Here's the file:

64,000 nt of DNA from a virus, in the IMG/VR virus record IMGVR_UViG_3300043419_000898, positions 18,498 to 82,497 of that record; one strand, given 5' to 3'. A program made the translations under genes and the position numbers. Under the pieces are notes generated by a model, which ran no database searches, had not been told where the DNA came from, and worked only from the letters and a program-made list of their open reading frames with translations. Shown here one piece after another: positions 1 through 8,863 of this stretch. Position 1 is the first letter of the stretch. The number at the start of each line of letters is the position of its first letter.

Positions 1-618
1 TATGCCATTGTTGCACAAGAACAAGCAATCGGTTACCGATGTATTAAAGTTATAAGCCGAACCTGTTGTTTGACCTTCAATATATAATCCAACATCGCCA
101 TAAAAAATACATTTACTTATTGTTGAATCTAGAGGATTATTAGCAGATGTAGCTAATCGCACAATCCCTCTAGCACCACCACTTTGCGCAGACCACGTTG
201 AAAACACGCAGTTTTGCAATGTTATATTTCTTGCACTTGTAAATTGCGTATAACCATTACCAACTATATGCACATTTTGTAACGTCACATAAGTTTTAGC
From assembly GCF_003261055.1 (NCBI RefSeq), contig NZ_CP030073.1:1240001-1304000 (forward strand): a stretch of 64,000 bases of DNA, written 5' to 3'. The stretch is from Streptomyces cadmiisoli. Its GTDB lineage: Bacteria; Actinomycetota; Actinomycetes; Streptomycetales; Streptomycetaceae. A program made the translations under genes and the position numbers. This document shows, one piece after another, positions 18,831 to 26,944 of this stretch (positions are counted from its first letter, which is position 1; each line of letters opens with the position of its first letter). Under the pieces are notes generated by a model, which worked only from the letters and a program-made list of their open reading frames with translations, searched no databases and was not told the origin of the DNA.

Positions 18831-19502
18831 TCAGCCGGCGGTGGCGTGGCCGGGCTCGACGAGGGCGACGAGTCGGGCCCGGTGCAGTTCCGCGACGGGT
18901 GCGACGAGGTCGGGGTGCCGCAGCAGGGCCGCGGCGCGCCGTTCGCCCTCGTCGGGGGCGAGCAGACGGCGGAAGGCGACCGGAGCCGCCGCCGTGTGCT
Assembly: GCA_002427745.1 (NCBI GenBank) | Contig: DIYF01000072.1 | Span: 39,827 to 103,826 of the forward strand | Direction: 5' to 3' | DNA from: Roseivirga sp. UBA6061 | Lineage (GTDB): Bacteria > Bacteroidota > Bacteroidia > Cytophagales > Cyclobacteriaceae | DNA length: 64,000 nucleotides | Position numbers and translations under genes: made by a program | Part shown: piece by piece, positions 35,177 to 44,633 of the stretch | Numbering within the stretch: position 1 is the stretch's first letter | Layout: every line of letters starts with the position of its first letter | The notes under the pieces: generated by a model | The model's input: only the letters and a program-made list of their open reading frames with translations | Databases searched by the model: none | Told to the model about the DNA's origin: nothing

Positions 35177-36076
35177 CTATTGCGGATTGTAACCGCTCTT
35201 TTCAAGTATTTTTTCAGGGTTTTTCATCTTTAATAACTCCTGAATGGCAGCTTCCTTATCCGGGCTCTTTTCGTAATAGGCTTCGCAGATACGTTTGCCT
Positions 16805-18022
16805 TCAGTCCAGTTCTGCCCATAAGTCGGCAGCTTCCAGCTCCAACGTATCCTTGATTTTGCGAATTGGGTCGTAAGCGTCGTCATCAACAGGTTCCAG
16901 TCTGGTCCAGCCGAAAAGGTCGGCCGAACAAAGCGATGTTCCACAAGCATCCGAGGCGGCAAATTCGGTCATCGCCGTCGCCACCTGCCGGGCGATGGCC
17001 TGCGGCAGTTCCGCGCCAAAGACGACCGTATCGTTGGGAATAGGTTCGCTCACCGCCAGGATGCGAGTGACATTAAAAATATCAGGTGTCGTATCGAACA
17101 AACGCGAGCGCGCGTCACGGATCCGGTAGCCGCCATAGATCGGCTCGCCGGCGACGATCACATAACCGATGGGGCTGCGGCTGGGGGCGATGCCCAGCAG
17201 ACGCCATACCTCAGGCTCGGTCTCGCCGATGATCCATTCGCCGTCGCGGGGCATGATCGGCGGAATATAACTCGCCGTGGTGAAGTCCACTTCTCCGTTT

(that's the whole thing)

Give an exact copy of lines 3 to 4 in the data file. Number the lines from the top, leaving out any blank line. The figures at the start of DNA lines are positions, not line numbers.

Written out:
1 TATGCCATTGTTGCACAAGAACAAGCAATCGGTTACCGATGTATTAAAGTTATAAGCCGAACCTGTTGTTTGACCTTCAATATATAATCCAACATCGCCA
101 TAAAAAATACATTTACTTATTGTTGAATCTAGAGGATTATTAGCAGATGTAGCTAATCGCACAATCCCTCTAGCACCACCACTTTGCGCAGACCACGTTG